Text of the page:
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the closest planet to the Sun and the eighth largest planet in the Solar System (smallest if you consider Pluto to be a planetoid as opposed to a planet)
Mercury as seen by Mariner 10
popular symbol for Mercury
In Roman mythology Mercury is the god of commerce, travel and thievery, and the messenger of the Gods. The planet probably received this name because it moves so quickly across the sky. Mercury has been known since at least the time of the Sumerians (3rd millennium B.C.).
View from Earth
Although Mercury is a fairly bright "star," it is never seen in the darkness of true night, but only in the pre-dawn glow or at twilight, and never more than two hours before sunrise or two hours after sunset. This is because Mercury is in a very close position to the Sun when viewed from the distant vantage point of Earth, and is, therefore, usually lost to sight in the brilliance of the solar glare.
Mercury (at the red arrow) passing in front of the
Sun, as seen from Earth
Mercury has been visited by only one spacecraft, Mariner 10, which flew by three times in 1974 and 1975. Only 45% of the surface was mapped, and it is too close to the Sun to be safely imaged by the Hubble Space Telescope. A new discovery-class mission to Mercury, Messenger, was launched by NASA in 2004 and began sending data back from Mercury in 2011.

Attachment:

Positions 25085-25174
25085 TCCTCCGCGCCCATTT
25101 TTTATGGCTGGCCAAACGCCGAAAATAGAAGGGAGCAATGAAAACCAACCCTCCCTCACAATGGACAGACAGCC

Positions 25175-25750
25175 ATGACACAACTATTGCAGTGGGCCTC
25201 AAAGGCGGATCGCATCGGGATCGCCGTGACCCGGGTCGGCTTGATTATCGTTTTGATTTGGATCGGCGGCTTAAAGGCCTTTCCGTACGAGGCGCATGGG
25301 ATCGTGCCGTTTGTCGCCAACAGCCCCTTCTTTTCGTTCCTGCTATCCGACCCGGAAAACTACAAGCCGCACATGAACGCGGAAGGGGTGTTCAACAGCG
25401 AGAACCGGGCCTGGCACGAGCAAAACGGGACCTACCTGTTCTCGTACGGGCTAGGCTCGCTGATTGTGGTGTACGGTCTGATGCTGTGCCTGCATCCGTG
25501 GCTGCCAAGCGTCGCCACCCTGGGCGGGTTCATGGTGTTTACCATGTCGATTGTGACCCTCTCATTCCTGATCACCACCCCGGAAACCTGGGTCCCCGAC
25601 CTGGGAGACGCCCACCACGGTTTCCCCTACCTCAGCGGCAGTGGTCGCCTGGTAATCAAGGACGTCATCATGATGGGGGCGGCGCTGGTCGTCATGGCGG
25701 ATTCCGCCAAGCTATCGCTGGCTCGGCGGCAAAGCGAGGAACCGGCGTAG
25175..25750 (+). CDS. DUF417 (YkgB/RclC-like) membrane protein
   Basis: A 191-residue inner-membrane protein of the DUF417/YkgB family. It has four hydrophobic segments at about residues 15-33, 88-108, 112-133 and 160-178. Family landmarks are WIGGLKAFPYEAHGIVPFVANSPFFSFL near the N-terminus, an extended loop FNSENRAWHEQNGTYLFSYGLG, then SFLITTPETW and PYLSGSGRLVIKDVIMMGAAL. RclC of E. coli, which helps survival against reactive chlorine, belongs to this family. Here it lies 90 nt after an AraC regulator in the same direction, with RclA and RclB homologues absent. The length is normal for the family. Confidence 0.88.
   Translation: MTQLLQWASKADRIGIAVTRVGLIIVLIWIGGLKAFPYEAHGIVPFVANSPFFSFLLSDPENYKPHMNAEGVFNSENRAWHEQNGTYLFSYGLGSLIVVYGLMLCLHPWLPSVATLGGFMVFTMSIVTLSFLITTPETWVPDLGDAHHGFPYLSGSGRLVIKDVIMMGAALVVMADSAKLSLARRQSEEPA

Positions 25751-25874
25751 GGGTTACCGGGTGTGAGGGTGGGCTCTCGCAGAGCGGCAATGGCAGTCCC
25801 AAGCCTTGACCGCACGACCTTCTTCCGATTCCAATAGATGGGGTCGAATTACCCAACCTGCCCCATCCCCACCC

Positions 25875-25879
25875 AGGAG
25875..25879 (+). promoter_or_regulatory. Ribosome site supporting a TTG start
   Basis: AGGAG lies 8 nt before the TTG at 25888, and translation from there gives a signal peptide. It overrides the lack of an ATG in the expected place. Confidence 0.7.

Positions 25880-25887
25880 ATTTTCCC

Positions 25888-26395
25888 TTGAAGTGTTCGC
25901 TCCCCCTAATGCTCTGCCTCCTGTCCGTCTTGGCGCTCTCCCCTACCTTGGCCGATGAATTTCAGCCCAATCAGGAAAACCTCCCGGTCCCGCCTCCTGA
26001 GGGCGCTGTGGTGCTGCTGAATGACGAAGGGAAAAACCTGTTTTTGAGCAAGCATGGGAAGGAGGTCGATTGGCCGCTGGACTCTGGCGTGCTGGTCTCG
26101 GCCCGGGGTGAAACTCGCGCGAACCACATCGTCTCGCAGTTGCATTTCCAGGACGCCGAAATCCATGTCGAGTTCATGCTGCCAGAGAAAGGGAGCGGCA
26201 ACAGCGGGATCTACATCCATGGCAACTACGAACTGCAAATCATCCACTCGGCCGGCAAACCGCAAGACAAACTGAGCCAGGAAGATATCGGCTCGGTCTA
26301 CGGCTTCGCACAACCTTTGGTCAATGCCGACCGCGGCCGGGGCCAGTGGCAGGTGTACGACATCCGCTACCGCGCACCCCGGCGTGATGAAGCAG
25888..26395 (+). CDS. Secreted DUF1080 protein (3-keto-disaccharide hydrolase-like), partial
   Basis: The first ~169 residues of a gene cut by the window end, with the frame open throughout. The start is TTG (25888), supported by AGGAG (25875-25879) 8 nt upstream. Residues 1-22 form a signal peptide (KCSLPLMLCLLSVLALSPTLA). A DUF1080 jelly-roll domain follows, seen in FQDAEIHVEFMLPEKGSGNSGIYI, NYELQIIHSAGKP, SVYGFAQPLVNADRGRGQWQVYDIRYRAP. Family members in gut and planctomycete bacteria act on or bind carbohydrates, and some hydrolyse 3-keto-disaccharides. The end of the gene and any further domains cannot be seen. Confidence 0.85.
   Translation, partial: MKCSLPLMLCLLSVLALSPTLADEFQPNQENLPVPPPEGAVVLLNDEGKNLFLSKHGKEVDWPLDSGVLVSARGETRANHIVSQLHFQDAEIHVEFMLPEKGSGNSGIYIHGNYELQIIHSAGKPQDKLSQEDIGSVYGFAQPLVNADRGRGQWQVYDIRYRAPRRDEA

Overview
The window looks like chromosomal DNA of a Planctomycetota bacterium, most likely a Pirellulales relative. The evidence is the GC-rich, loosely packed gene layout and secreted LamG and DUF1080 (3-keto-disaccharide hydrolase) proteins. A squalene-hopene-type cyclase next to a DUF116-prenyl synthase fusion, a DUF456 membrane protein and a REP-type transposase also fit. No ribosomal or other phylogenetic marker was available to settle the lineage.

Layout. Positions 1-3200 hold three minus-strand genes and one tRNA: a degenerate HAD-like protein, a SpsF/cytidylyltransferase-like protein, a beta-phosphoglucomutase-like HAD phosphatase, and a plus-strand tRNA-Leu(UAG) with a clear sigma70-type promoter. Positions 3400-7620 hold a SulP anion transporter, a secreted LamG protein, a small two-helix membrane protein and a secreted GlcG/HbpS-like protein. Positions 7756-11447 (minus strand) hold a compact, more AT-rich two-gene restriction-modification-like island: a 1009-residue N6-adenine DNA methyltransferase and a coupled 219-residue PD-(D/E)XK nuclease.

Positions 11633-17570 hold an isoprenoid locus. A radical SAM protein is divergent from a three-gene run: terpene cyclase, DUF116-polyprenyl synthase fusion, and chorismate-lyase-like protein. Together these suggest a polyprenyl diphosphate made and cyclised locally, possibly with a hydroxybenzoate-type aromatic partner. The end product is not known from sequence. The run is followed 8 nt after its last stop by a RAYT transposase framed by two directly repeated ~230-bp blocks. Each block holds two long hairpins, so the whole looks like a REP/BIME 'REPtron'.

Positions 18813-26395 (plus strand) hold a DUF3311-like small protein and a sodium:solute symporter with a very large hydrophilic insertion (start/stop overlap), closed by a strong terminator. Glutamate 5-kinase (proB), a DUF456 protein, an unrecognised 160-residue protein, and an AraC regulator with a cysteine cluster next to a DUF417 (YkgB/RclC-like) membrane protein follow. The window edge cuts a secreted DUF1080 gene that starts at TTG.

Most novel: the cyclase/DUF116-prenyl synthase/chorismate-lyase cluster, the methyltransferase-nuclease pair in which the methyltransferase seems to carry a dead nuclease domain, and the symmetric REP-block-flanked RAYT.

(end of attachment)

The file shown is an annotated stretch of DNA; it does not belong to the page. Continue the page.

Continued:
craters on the surface of Mercury, as seen by
Mercury has a very thin atmosphere consisting of atoms blasted off its surface by the solar wind. Because Mercury is so hot, these atoms quickly escape into space, meaning that Mercury's atmosphere is constantly being replenished.
Mercury has a dense iron core which is relatively larger than Earth's, probably comprising the majority of the planet. Mercury therefore has only a relatively thin silicate mantle and crust.
The surface of Mercury is heavily cratered and very old. It is criss-crossed by long escarpments, some up to hundreds of miles in length and up to a mile or more high. Some cut through the rings of craters and other features in such a way as to indicate that they were formed by compression.
One of the largest features on Mercury's surface is the Caloris Basin, which is about 800 miles long. It was probably caused by a very large impact early in the history of the Solar System.
mosaic image of the Caloris Basin
In addition to the heavily cratered terrain, Mercury also has regions of relatively smooth plains. Some may be the result of ancient volcanic activity, others may be the result of the deposition of ejecta from cratering impacts. Some of the Mariner data suggests the possibility of relatively recent volcanic activity on Mercury, but more data is needed for confirmation.
Despite its proximity to the Sun, radar observations of Mercury's north pole show evidence of water ice in the protected shadows of some craters.
Until 1962 it was thought that Mercury's "day" was the same length as its "year," meaning that it kept one face to the Sun much as the Moon does to the Earth. This was proven false by Doppler radar observations in 1965, and it is now known that Mercury rotates three times in two of its years.
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This page was last updated on 10/25/2018.